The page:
- Winter 2023
We live in a technological world surrounded by machines of nearly magical ability. For your grandparents knowing where you were to within a mile or two required specialized equipment and training—now you just take out your phone. And if they were injured doctors used radioactive minerals and silver salts to look inside the body instead of an MRI machine. But how do GPS and MRI machines work?
It turns out that relativity and quantum mechanics have become the foundation of much of modern technological life. In this class we will explore how our modern technological world depends on relativity and quantum mechanics, and along the way we will explore the history of quantitative knowledge—how we know what we know.
Embarking on a modern physics class can be intimidating—few things trigger more fear than “a simple introduction to physics.” But to the intrepid and brave, I will make a few promises before we start:
No math. While the language of relativity and quantum mechanics is written using fairly advanced math, I don’t believe one has to read Japanese before you can appreciate Japanese art. Our journey will focus on the beauty and elegance of the physical world.
No philosophy. There has been a fascination with the ‘meaning’ of quantum mechanics and relativity, but we’ll leave that discussion for pints down at the pub (someday). Here we will focus on what we see.
Everything we encounter will be experimentally verified. While some of the results might be surprising, nothing we encounter will be speculative. This is how our world works.
Grades will based on homework & quizzes (15%), midterms (Jan 31 & Feb 28; 20% each), class participation (10%), and a final paper (due March 13; 35%). There will be no final. In general the early part of each week will concentrate on understanding how the physical world works, with the end of the week looking at how that impacts our lives and the history of quantitative understanding. Homework will be due Saturday night each week, and extra credit on homework will always be available for creativity or extra effort. Reading load will be modest, but much of the reading will be difficult (must be read slowly). Quizzes will be assigned along with the reading assignments.
Miguel Morales: Friday 2:30-3:30 C325, and by appointment email
There will be a variety of reading, most from an online text I wrote. A full list of all seven articles can be found here.
For zoom recordings of lectures, click on the day's lecture and the link will take you there.
T: Introduction; ice breaker; Eratosthenes; what time is it; Earth rotation, sidereal vs. solar time; slides
Th: Where am I? Analemma, sundials; Latitude & Longitude; ancient way finding; slides
F: The Longitude Problem; slides
Reading: History of Clocks
Homework: Sun dials
M: Introduction to Waves. Wavelength, amplitude, speed, transverse, compression, restoring force; slides
Th: Moving like a wave and hitting like a particle; slides
F: Electromagnetic spectrum & telescopes across the spectrum; slides
Reading: Chapter 1
Homework: Double slit
T: Speed of light, starting with the Galilean moons, moving to measurements; slides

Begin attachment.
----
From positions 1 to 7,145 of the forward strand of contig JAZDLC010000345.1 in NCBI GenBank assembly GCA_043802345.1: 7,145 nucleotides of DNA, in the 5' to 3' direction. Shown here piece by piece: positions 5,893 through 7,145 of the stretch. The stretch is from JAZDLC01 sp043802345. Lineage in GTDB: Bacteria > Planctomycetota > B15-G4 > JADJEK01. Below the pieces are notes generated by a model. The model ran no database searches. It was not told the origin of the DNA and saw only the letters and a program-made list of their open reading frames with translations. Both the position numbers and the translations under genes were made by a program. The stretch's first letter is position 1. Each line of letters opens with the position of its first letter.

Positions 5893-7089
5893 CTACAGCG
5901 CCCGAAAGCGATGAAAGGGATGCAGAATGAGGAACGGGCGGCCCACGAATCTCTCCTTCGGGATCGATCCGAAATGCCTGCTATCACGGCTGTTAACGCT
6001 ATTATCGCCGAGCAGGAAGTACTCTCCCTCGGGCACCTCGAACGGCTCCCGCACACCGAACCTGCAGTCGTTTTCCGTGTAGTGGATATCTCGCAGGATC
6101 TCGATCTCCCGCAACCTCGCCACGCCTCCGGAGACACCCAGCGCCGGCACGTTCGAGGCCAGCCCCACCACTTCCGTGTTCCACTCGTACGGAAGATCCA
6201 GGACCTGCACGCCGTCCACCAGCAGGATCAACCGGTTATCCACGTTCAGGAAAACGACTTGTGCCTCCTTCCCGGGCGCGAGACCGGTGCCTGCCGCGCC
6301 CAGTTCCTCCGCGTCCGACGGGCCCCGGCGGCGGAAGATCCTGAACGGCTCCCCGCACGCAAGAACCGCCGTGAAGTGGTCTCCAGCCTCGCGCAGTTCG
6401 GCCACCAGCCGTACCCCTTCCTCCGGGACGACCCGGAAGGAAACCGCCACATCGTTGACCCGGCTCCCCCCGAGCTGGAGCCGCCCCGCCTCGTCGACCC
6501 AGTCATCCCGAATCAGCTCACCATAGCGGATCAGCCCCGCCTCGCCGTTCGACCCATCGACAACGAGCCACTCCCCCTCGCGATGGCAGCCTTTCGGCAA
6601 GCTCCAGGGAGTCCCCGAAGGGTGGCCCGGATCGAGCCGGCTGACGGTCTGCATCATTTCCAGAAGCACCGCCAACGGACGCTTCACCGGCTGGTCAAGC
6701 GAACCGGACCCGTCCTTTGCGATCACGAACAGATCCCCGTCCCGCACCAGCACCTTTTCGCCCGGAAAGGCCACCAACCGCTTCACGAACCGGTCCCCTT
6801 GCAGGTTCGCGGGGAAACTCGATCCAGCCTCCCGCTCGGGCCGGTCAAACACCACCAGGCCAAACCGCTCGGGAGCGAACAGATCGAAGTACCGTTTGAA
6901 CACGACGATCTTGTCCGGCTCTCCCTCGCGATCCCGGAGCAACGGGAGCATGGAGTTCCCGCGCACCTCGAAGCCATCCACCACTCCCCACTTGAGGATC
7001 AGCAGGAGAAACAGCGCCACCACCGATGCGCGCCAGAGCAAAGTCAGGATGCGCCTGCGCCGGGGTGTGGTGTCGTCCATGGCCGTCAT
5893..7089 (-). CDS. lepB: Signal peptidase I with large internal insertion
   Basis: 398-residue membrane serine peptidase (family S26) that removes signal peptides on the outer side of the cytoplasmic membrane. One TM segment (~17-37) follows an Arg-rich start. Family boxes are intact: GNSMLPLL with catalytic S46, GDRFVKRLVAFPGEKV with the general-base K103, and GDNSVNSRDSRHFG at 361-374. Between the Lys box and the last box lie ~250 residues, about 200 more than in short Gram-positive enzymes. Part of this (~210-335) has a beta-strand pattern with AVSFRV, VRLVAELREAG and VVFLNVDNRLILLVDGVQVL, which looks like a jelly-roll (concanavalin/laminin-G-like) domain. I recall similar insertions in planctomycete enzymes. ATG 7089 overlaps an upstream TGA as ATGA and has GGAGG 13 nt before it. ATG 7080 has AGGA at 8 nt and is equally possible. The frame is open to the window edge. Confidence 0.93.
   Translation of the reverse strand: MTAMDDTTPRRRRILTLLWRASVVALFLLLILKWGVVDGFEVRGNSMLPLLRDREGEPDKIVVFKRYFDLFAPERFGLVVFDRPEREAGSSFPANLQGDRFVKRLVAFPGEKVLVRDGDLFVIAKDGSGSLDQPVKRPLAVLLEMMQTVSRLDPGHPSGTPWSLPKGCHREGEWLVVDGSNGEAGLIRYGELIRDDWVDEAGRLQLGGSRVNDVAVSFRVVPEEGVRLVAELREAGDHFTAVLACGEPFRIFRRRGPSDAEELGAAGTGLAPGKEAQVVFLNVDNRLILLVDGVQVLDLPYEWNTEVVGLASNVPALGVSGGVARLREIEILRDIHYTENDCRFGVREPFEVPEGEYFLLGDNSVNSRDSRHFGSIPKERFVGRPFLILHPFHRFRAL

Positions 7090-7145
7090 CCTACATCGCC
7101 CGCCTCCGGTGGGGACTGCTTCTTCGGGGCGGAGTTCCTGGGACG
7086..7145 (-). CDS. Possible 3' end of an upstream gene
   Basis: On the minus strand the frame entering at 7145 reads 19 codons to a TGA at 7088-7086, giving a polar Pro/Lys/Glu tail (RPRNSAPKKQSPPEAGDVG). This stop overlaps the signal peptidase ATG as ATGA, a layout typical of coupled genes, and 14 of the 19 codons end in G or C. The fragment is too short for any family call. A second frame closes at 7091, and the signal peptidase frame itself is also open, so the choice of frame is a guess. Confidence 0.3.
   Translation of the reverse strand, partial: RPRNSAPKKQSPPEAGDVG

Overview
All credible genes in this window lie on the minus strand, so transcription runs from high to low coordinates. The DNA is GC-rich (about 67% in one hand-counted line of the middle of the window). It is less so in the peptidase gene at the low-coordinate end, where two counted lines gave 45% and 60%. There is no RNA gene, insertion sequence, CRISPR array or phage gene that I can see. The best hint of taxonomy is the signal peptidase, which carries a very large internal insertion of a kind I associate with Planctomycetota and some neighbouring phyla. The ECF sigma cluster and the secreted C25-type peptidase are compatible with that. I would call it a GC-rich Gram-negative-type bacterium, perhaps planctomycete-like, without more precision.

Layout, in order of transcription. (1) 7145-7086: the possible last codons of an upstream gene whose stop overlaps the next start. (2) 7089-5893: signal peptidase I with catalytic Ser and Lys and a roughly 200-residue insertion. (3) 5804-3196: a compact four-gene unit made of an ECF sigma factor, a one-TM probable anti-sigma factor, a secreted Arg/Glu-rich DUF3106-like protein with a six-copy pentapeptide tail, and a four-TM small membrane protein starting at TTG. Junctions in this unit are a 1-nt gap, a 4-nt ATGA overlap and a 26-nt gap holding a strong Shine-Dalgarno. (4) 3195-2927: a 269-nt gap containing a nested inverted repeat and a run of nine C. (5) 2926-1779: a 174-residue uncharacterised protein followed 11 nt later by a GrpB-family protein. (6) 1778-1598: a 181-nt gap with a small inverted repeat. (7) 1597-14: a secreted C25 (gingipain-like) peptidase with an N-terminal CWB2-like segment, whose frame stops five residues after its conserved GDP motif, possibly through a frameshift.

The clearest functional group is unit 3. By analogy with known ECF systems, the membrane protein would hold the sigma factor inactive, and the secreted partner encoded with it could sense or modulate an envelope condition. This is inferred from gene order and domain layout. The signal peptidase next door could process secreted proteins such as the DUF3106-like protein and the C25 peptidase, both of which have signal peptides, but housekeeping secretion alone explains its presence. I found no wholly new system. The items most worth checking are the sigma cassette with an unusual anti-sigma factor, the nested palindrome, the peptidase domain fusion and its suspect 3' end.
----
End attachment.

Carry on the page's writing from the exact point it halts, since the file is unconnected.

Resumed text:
Th: Special Relativity. Concentrate on everyone thinks they’re right. Non-additive speed; slides
F: Surveying & Geodimeter; slides
Reading: Chapter 2
M: Particle Melting Pot (no recording); slides
T: Better clocks. Quartz, atomic, optical. Variation of earth’s spin and redefining time. UTC & atomic time.; slides
F: Midterm review; slides
Homework: Relativity & Particle Mixing
M: Midterm review; slides
T: Midterm 1 (Jan. 31)
Th: History of computation. Abacus, mechanical calculators, looms, people; slides
F: Computers, tubes, machine language, modern developments. Theme is computers don’t understand anything, are just clever sets of switches and levers (no recording). slides
Reading: History of computing reading, Chapter 3
Homework: Midterm #1 correction, History of computation
M: World is made of notes (no recording); slides
T: Particle introverts & extroverts; slides
Th: Spectrum allocation and VNA show and tell (video pt1, pt2); slides
F: Communicating music. Music notation, player piano, records, CDs, MP3+; slides
Reading: Chapter 3
Homework: Final Paper Proposal
T: Hanbury Brown & Twiss: slides
Th: Interferometers, science & applications; slides
F: Why the Caged Bird Sings (trapped waves); slides
Reading: Chapter 4
M: President’s Day
T: Atomic Traps; slides
Th: Quantum Dots; slides
F: Midterm review; slides
Reading: Chapter 5
M: Midterm review; slides
T: Midterm 2 (February 28)
Th: Quantum Spooks (no video); slides
F: Quantum Spooks, part 2; slides
Reading: Chapter 6
M: Gravity waves; slides
T: Power generation: livestock, water… to superconductors; slides
Th: Medical imaging: x-rays to MRI; slides
F: What we've learned and how we use it to understand the universe; slides
Reading: Last Chapter
Most accommodation requests will be handled through Disability Resources for Students, including special testing requests on the midterms.
Washington state law requires that UW develop a policy for accommodation of student absences or significant hardship due to reasons of faith or conscience, or for organized religious activities. The UW’s policy, including more information about how to request an accommodation, is available at Religious Accommodations Policy (https://registrar.washington.edu/staffandfaculty/religious-accommodations-policy/). Accommodations must be requested within the first two weeks of this course using the Religious Accommodations Request form (https://registrar.washington.edu/students/religious-accommodations-request/).